© 1976 Columbia Pictures Corporation

Murder By Death (1976)

A few years ago I discovered and became a big fan of the movie Clue, and learned about another, earlier Clue-type movie, Murder by Death, which became an even greater favorite. All of the elements seem to have been put into place specifically to appeal to me, from the title sequence designed by one of my favorite cartoonists, Charles Addams, to the appearance of my favorite comedian, Peter Sellers.

Murder by Death is of a type of intelligent comedy that came about in the mid-‘70s and has since gone the way of disco. With a script by Neil Simon, this is a somewhat urbane comedy which presupposes a familiarity with Agatha Christie, Dashiell Hammett and the Charlie Chan and Thin Man movies. It has a cast of the highest pedigree as well, including ’30s icon Elsa Lancaster, distinguished thespians Alec Guinness and Maggie Smith, stage actor James Coco and even writer Truman Capote, who for some reason or another decided that that time had come to appear in a comedy-mystery film, playing the eccentric man who invites the world’s greatest detectives to “dinner and a murder.”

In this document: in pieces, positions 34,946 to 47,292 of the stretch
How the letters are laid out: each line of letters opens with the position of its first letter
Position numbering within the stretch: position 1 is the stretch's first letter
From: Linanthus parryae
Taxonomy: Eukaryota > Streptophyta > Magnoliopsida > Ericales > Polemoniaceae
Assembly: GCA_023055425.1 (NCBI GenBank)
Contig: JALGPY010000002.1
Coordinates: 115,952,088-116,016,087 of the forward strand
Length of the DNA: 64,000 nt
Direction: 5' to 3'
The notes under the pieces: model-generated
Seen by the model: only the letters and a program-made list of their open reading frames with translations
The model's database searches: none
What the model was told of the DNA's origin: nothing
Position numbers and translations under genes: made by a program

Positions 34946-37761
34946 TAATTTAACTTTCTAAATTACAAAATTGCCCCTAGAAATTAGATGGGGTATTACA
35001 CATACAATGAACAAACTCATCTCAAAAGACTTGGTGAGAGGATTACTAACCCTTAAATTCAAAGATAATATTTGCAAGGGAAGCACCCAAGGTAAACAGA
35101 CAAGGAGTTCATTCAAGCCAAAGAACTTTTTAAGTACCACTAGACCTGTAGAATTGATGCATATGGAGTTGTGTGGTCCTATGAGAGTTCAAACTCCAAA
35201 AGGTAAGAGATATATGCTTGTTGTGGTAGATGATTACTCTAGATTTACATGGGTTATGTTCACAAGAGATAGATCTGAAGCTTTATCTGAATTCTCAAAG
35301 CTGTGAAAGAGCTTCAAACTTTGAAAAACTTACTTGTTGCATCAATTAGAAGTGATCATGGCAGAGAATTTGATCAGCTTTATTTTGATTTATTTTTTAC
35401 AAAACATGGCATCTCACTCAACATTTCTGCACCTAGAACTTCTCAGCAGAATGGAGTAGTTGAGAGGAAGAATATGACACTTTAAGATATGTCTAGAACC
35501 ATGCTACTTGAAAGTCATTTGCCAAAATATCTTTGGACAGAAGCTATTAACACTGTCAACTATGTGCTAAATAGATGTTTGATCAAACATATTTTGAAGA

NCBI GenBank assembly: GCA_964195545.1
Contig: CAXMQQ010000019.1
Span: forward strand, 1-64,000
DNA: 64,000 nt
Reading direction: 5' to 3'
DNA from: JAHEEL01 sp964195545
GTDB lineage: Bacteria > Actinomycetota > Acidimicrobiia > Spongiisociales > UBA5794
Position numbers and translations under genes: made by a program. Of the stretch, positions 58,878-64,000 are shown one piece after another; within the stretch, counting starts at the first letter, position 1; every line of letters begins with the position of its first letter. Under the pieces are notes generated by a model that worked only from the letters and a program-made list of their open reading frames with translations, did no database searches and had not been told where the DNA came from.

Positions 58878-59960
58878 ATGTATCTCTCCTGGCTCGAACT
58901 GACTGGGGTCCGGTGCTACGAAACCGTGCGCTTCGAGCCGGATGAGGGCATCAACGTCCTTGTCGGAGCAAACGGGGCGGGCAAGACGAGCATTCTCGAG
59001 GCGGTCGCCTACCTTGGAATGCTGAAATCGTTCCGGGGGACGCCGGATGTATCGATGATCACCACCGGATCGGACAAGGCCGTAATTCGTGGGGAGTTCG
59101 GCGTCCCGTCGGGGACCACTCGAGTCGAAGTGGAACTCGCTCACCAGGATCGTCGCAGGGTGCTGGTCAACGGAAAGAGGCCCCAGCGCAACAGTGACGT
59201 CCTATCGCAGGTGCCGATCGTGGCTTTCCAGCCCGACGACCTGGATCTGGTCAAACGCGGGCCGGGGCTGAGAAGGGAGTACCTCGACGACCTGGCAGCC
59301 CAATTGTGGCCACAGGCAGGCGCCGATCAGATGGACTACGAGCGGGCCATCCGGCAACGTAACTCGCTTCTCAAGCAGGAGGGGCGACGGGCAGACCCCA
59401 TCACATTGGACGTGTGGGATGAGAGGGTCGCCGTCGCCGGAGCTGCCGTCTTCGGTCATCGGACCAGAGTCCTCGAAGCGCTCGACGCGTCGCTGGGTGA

But the humor is often very silly, with lots of farce and corny gags. This was made long before the concept of politically correct filmmaking. Peter Sellers plays Sidney Wang, a Charlie Chan parody, and speaks in an endless stream of fortune cookie lines. There are a lot of fairly handicap jokes about the blind butler (Guinness) and the deaf-mute maid (Nancy Walker). There is also some pretty course humor from Peter Falk in a Sam Spade parody. But the film is lots of fun, probably because the actors were so obviously having fun while making it. Maggie Smith is enjoying making fun of her own persona, Peter Falk parodies his Columbo character, and James Coco is incredibly funny as he does an exaggerated on Albert Finney’s already exaggerated Belgian detective in Murder on the Orient Express.

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